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Defining conditions where long-term glucocorticoid treatment has an acceptably low level of harm to facilitate implementation of existing recommendations: viewpoints from an EULAR task force
  1. Cindy Strehl1,
  2. Johannes W J Bijlsma2,3,
  3. Maarten de Wit4,
  4. Maarten Boers3,5,
  5. Nele Caeyers6,
  6. Maurizio Cutolo7,
  7. Bhaskar Dasgupta8,
  8. William G Dixon9,
  9. Rinie Geenen10,
  10. Tom W J Huizinga11,
  11. Alison Kent12,
  12. Annette Ladefoged de Thurah13,
  13. Joachim Listing14,
  14. Xavier Mariette15,16,
  15. David W Ray17,
  16. Hans U Scherer11,
  17. Raphaèle Seror15,16,
  18. Cornelia M Spies1,
  19. Simon Tarp18,
  20. Dieter Wiek19,
  21. Kevin L Winthrop20,
  22. Frank Buttgereit1
  1. 1Department of Rheumatology and Clinical Immunology, Charité University Medicine, Berlin, Germany
  2. 2Department of Rheumatology and Clinical Immunology, University Medical Centre Utrecht, Utrecht, the Netherlands
  3. 3Amsterdam Rheumatology& Immunology Center, VU University Medical Center, Amsterdam, the Netherlands
  4. 4Medical Humanities, VU Medical Centre, Amsterdam, the Netherlands
  5. 5Department of Epidemiology & Biostatistics, VU University Medical Center, Amsterdam, the Netherlands
  6. 6Patient Research Partner, Mol, Belgium
  7. 7Department of Internal Medicine, Research Laboratory & Academic Division of Clinical Rheumatology, University of Genoa, Genova, Italy
  8. 8Southend University Hospital NHS Foundation Trust, Westcliff-on-Sea, Essex, UK
  9. 9Arthritis Research UK Centre for Epidemiology, Centre for Musculoskeletal Research, Institute of Inflammation and Repair, University of Manchester, Manchester, UK
  10. 10Department of Clinical & Health Psychology, Utrecht University, Utrecht, the Netherlands
  11. 11Department of Rheumatology, Leiden University Medical Center, Leiden, the Netherlands
  12. 12Salisbury Foundation Trust NHS Hospital, Wiltshire, UK
  13. 13Department of Rheumatology, Aarhus University Hospital, Aarhus, Denmark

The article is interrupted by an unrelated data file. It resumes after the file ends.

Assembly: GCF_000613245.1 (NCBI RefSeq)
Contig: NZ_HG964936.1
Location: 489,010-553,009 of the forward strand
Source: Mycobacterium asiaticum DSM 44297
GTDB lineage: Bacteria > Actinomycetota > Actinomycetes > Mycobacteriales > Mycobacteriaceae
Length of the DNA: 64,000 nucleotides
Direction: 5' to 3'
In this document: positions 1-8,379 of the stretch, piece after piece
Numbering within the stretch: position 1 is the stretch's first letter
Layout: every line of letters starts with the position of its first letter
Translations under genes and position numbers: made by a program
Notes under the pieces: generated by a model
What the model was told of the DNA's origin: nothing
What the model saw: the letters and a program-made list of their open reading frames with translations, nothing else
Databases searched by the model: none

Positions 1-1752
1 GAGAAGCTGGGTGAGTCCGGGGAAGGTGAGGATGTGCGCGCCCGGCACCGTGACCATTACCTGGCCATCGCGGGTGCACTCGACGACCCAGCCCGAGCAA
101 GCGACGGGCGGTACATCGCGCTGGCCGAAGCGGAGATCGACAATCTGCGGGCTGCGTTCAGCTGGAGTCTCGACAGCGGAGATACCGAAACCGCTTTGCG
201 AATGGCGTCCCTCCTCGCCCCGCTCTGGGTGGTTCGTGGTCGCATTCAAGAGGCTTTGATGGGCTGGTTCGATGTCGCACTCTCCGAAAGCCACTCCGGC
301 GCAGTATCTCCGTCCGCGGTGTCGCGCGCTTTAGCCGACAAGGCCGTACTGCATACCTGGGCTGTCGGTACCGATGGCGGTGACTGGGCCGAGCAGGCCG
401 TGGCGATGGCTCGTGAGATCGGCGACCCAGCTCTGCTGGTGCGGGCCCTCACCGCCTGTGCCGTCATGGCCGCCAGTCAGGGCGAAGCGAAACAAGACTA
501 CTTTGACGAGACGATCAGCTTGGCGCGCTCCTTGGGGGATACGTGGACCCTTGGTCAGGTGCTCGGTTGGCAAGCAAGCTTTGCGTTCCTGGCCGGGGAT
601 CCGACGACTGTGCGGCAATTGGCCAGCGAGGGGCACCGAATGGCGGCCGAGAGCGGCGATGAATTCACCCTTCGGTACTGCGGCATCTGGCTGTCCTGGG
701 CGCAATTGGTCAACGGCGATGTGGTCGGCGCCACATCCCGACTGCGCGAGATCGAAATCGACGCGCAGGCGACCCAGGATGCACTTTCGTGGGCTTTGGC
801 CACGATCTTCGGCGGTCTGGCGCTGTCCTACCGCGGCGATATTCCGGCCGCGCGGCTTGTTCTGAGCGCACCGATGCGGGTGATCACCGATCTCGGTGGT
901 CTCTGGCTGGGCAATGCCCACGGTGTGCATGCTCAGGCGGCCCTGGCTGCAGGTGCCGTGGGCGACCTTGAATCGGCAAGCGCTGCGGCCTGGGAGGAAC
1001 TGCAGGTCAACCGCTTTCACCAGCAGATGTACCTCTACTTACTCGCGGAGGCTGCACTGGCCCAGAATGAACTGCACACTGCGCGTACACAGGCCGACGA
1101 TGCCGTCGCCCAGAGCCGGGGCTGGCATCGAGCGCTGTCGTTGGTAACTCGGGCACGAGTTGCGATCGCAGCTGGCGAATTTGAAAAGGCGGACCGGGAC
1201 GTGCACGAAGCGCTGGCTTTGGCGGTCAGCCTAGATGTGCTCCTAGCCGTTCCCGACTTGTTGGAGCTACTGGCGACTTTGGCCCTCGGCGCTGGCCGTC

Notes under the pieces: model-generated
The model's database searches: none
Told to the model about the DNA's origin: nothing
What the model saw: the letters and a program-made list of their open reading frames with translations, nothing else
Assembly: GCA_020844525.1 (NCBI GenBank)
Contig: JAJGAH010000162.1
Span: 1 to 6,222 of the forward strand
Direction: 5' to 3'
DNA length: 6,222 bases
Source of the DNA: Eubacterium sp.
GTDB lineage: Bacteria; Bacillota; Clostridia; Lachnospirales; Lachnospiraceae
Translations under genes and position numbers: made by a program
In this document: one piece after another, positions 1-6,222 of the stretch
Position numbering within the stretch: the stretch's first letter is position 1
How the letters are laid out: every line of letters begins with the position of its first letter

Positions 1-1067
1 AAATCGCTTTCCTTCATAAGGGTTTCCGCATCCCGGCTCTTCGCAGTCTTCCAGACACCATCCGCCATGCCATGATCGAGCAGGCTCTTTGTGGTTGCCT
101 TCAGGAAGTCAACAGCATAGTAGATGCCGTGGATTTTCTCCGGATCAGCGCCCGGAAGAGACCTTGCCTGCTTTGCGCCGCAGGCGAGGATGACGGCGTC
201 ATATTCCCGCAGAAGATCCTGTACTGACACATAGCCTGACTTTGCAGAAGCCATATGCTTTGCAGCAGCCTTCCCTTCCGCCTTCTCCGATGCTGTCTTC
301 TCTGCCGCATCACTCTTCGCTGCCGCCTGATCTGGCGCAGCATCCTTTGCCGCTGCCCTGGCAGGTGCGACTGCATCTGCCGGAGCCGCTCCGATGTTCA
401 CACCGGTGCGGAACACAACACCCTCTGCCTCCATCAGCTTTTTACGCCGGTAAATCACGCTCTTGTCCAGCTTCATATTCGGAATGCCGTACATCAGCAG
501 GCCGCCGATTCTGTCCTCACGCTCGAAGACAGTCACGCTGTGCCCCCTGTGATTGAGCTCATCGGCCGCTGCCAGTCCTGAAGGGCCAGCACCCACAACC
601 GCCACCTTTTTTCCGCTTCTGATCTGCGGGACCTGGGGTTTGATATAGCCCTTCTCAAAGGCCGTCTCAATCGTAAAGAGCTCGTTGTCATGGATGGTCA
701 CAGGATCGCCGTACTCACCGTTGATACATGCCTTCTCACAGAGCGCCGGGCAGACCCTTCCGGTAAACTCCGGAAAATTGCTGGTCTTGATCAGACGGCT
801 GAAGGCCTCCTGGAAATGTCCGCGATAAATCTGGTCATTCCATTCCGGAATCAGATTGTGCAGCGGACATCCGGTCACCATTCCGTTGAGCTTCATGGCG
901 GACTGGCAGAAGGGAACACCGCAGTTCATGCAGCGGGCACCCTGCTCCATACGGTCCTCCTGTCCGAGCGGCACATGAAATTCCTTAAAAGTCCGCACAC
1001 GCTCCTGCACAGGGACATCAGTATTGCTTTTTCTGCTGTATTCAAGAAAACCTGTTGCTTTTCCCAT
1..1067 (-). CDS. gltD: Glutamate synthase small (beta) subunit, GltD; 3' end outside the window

14. 14Epidemiology Unit, German Rheumatism Research Centre, Berlin, Germany
  15. 15Department of Rheumatology, Assistance Publique–Hopitaux de Paris, Hôpitaux Universitaires Paris-Sud, Le Kremlin Bicêtre, France
  16. 16Université Paris-Sud; INSERM U1184, Le Kremlin Bicêtre, France
  17. 17Faculty of Medical and Health Sciences, University of Manchester, Manchester, UK
  18. 18Department of Rheumatology, The Parker Institute, Copenhagen University Hospital, Bispebjerg and Frederiksberg, Denmark
  19. 19Deutsche Reuma-Liga, Bonn, Germany
  20. 20Divisions of Infectious Diseases, Oregon Health & Science University, Portland, USA
  1. Correspondence to Dr Cindy Strehl, Department of Rheumatology and Clinical Immunology, Charité University Hospital, Charitéplatz 1, Berlin 10117, Germany; cindy.strehl{at}


There is convincing evidence for the known and unambiguously accepted beneficial effects of glucocorticoids at low dosages. However, the implementation of existing recommendations and guidelines on the management of glucocorticoid therapy in rheumatic diseases is lagging behind. As a first step to improve implementation, we aimed at defining conditions under which long-term glucocorticoid therapy may have an acceptably low level of harm. A multidisciplinary European League Against Rheumatism task force group of experts including patients with rheumatic diseases was assembled. After a systematic literature search, breakout groups critically reviewed the evidence on the four most worrisome adverse effects of glucocorticoid therapy (osteoporosis, hyperglycaemia/diabetes mellitus, cardiovascular diseases and infections) and presented their results to the other group members following a structured questionnaire for final discussion and consensus finding. Robust evidence on the risk of harm of long-term glucocorticoid therapy was often lacking since relevant study results were often either missing, contradictory or carried a high risk of bias. The group agreed that the risk of harm is low for the majority of patients at long-term dosages of ≤5 mg prednisone equivalent per day, whereas at dosages of >10 mg/day the risk of harm is elevated. At dosages between >5 and ≤10 mg/day, patient-specific characteristics (protective and risk factors) determine the risk of harm. The level of harm of glucocorticoids depends on both dose and patient-specific parameters. General and glucocorticoid-associated risk factors and protective factors such as a healthy lifestyle should be taken into account when evaluating the actual and future risk.

  • Corticosteroids
  • Rheumatoid Arthritis
  • Osteoporosis
  • Infections
  • Cardiovascular Disease

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